For those who want a divorce or, feel that divorce is the only solution to their marital problems, time can be an enemy. Based on some statistics, as time goes by, you will begin to realize you probably shouldn’t have divorced your spouse.
There may be some initial gratification but how will you feel five or ten years down the road? Will you regret not putting more effort into solving marital problems? In Minnesota, 66% of divorced couples asked that question responded with, “yes.” In The Family Impact Analysis of Covenant Marriage in Minnesota 40% of participants believe that divorce was the wrong choice for their marriages.
According to Dr. Laura, “Scientific literature suggests that a good three-quarters of people who divorce regret it. Maybe not immediately, but 10 years later, they do. “I should never have done it” is the kind of thing usually uttered privately after a divorce. And after the papers have been signed, the property divided, the child custody settled, and the emotional pain still lingering, it’s usually too late to go back.”
That is a lot of regret and broken marriages/families! And it is something to think about before pulling the trigger on your marriage.
What Are The Biggest Regrets of Those Who Divorce?
1. The financial impact can be devastating. The reality of how much it costs to divorce can be a shock and once the ball is rolling it is hard to turn back. After the divorce is final and you’ve spent your children’s college funds on attorney’s fees you then have to support two households. The same amount of pre-divorce income doesn’t go as far as post-divorce income when trying to keep up two households.
2. You become aware of the fact that children aren’t as resilient as you’ve been led to believe. Divorce threatens every aspect of a child’s foundation and they won’t deal with it any easier than you will.
3. Your family home will probably need to be sold which forces your children out of the home they love, the neighborhood their friends reside in and possibly, into a new school district. Not to mention that one parent, either mom or dad will be spending less time with the children. That alone can cause deep wounds and less bonding with a parent.
4. If you’ve been a stay-at-home mom you will need to go back to work to support yourself. That means your children will go to daycare or become latch-key children after school. There goes the vigilant parenting they are accustomed to and less time with the parent who was the one constant in their lives. In other words, divorce is a big emotional blow to your children, one most parents find hard to reconcile.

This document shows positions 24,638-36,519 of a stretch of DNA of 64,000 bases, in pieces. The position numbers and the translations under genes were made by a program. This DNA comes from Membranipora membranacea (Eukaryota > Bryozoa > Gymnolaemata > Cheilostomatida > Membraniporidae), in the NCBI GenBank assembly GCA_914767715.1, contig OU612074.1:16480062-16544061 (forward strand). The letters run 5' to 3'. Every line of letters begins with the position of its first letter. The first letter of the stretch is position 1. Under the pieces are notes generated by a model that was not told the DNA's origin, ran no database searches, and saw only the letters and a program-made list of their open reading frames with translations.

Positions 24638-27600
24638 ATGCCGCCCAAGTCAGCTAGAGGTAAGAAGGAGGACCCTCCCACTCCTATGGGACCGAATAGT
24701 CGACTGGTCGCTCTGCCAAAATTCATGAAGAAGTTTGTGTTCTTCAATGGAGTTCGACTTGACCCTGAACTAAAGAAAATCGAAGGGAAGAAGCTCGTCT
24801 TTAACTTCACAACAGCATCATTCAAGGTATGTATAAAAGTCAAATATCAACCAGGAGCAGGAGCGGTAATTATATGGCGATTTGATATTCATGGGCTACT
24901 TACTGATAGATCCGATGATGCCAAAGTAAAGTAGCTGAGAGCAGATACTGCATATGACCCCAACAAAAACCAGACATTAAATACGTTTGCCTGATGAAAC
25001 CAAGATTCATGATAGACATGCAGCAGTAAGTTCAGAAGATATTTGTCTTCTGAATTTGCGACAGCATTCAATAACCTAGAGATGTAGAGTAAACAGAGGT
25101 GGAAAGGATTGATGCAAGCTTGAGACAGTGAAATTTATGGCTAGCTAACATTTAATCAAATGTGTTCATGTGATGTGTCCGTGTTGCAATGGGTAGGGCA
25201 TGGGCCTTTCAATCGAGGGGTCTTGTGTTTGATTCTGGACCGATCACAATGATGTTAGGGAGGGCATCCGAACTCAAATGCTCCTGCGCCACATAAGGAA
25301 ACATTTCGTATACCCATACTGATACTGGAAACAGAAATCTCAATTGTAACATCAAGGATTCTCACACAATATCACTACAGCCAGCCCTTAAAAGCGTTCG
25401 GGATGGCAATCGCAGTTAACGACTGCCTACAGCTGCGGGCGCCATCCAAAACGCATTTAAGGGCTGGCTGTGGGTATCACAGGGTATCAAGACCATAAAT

I’ve heard it said that it takes three years to recover from a divorce. Let’s face it though; most people are searching for or in a new marriage within two years of divorce. Loneliness and financial strain motivate most to begin looking for a new partner shortly after their divorce is final. That means your focus isn’t on healing but on moving on to something new.
Here is the problem, if you don’t take the time to heal and address your role in the demise of your last marriage, you will take those same issues into your next marriage. You may find yourself just as unhappy in your next marriage as you were in your last. In my coaching practice, I’ve often had clients ask me, “Why didn’t I try harder to make the first one work?”
5. And let us not forget love. Distance really can make the “heart grow fonder.” The longer you are away from that spouse who drove you crazy, the more attractive they may become. Especially when you start comparing them to what’s available and on the market once you start dating again.
The pain of regret after divorce can be long-lasting, especially when you consider the life-long impact divorce has on children. Divorce may be your only recourse in some situations. If your marriage is abusive or your spouse suffers from addictions, you have no other option.
If, however, you have a low-conflict marriage make sure you don’t allow impatience with marital problems to cause you to make a choice you will one day regret.